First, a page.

A crank-dealing Kansas sheriff cops a plea, an LA narc gets a case of sticky fingers, an Arkansas narc develops a fondness for dope, and a North Carolina parole officer gets caught forcing his parolees to supply him with drugs. Let's get to it:
In Stockton, Kansas, a former Rooks County sheriff pleaded guilty last Friday to four felony counts of distributing methamphetamine. Randy Axelson was the sheriff of Rooks County when he was arrested in December 2011 following an investigation by Kansas authorities. He was accused of distributing meth over a period of four months at the Rooks County Fairgrounds and within 1,000 feet of Stockton High School. Prosecutors dropped five counts in exchange for the guilty pleas and recommended that he serve five years and four months in prison. No sentencing date has yet been set.
In Rogersville, Arkansas, a former Hawkins County sheriff's narcotics detective pleaded guilty Monday to repeatedly burglarizing the department's evidence locker in March and April 2011 to steal drugs. Former Detective Brad Depew copped to 75 counts related to those burglaries and drug thefts -- as well as drug possession including 26 grams of cocaine, digital scales, a wide variety of pills, and a small amount of methamphetamine that was discovered during an April 21, 2011, search of his home. Prosecutors are recommending a 10-year prison sentence, but defense attorneys said the drugs were for his personal use -- not for sale -- and will seek judicial diversion. Narcotics found missing after one of Depew's evidence locker break-ins included 175 oxycodone pills, 79 grams of methadone, and 84.5 methadone pills from one specific criminal case. The defendant who those drugs were originally seized from pleaded guilty in March to reduced charges attributed directly to Depew's thefts.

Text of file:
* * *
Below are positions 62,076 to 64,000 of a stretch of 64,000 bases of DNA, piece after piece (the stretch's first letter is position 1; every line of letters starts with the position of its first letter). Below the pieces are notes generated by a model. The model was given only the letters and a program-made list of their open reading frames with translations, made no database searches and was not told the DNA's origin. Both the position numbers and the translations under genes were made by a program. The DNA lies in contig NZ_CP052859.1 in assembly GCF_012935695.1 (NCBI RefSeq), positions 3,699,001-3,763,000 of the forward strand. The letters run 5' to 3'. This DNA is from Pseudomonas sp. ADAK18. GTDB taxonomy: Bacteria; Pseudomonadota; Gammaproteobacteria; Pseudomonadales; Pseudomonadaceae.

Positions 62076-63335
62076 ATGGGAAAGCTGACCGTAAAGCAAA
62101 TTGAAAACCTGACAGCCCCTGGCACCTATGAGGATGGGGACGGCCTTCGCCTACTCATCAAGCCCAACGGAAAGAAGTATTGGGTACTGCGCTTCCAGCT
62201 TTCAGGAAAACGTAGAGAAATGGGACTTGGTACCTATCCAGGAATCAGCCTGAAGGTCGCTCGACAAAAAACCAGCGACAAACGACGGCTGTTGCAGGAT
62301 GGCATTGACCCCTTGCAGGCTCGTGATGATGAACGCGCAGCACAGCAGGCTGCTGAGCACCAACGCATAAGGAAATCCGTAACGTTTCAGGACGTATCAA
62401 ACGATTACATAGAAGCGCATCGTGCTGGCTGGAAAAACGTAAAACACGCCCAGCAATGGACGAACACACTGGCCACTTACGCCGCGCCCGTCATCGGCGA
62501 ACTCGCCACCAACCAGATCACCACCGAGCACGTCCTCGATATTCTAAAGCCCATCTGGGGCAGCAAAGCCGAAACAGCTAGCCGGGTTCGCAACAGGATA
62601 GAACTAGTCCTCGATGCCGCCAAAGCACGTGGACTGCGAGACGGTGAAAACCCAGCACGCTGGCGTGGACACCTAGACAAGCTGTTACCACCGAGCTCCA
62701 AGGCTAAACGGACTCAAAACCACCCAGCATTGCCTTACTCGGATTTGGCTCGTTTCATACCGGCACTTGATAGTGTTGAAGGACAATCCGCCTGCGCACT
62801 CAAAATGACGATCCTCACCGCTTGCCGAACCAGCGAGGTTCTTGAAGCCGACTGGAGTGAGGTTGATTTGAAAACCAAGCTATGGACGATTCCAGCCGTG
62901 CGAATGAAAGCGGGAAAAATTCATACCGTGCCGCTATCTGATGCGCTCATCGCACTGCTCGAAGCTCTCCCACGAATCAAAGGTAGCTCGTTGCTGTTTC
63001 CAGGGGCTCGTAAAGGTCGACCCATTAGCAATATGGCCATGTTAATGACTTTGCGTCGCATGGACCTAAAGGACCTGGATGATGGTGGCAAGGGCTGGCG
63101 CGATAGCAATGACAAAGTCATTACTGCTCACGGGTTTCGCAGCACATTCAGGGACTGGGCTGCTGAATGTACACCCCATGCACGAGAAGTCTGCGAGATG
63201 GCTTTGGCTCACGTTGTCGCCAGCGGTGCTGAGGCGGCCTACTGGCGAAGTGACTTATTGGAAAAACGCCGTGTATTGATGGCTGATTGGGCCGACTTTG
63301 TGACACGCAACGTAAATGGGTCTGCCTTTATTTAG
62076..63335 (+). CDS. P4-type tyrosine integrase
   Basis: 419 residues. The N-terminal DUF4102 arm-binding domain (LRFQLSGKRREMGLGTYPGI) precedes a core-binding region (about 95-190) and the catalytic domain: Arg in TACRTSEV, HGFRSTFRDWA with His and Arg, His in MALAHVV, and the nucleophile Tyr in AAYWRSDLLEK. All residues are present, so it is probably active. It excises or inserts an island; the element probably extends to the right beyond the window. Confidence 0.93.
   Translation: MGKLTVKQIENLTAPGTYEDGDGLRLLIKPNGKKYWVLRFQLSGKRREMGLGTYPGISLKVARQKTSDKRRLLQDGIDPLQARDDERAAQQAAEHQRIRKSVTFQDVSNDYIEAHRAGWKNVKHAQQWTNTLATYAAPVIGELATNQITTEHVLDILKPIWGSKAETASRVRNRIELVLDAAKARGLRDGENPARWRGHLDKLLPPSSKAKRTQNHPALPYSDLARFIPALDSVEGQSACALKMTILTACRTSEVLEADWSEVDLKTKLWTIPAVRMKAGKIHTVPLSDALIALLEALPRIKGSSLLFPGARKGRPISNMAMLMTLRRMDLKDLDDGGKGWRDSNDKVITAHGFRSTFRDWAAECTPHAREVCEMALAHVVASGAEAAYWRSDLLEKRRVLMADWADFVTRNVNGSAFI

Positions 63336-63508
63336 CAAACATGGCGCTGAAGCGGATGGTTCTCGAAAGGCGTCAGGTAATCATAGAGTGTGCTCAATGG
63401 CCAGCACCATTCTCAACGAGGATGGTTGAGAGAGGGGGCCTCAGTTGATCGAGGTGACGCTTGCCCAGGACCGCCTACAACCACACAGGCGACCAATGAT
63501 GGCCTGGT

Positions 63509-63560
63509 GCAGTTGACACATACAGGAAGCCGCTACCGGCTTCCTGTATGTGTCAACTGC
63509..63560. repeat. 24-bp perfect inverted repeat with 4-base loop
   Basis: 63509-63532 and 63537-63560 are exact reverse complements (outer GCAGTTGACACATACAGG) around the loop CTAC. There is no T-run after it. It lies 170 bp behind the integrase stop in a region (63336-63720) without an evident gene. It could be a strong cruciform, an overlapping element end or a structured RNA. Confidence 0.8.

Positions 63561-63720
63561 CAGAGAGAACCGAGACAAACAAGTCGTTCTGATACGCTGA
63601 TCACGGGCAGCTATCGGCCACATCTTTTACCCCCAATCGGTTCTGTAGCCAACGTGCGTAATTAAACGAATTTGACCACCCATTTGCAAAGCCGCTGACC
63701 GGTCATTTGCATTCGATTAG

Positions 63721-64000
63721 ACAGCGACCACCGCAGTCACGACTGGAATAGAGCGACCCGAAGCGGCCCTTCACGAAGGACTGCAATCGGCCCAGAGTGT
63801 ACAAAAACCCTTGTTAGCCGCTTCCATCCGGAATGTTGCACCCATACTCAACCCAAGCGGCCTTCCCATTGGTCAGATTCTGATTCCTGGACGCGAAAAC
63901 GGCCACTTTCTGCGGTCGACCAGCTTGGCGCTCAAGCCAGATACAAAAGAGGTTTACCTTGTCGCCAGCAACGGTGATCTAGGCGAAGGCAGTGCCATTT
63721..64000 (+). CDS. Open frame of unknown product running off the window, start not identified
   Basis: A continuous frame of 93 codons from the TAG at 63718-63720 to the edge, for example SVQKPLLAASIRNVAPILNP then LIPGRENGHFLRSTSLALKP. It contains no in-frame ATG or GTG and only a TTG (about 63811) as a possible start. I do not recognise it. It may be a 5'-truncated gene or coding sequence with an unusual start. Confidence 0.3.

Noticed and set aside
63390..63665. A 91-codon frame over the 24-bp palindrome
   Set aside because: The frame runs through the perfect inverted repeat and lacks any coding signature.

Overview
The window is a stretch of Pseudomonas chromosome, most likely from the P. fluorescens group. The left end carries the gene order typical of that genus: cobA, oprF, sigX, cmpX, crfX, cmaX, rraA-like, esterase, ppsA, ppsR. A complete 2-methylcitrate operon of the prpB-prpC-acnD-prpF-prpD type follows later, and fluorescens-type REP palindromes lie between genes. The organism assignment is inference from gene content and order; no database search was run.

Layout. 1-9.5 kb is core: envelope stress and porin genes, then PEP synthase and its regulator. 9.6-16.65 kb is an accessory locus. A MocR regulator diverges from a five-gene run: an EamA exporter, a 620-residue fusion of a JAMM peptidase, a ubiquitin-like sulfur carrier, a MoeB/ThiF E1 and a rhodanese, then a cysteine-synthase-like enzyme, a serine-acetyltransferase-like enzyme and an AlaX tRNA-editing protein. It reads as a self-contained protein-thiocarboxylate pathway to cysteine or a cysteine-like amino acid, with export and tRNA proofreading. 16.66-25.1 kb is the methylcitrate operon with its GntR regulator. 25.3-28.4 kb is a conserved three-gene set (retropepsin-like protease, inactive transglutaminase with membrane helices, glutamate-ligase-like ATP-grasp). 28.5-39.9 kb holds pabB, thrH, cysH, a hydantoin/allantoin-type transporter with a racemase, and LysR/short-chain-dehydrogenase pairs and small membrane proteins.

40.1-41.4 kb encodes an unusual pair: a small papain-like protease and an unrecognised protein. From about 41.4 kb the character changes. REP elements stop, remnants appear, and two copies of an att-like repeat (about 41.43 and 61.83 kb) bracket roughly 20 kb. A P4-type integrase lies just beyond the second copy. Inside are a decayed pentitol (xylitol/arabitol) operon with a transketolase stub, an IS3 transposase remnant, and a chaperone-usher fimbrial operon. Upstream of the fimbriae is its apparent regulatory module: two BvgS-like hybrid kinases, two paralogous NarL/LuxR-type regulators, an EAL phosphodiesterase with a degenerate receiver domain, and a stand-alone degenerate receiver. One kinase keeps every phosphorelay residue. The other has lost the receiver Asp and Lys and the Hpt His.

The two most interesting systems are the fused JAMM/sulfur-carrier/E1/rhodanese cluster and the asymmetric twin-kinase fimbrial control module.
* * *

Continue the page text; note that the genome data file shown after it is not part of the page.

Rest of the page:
In Asheville, North Carolina, a Western North Carolina prison official awaits sentencing on charges he extorted drugs from parolees under his supervision. James David Franklin, a surveillance officer for the North Carolina Department of Corrections, was originally arrested on drug trafficking charges for trying to sell 100 hydrocodone tablets in July 2010, but was indicted by a federal grand jury last August on four counts of extortion under color of official rights and one count of possession with intent to distribute drugs. Franklin copped a plea to two of the counts in December and had been free on bond until his judge revoked it in April. Franklin is accused of pressuring parolees to supply him with drugs, including methamphetamine and crack cocaine. He also provided hydrocodone to a parolee in exchange for cocaine. He went down after a parolee reported him to his federal probation officer and the feds set up a sting, which he walked right into, delivering 120 hydrocodone tablets to a mailbox in exchange for $375. His judge is considering a defense motion for a mental evaluation prior to sentencing. He's looking at up to 20 years in federal prison on the extortion charge.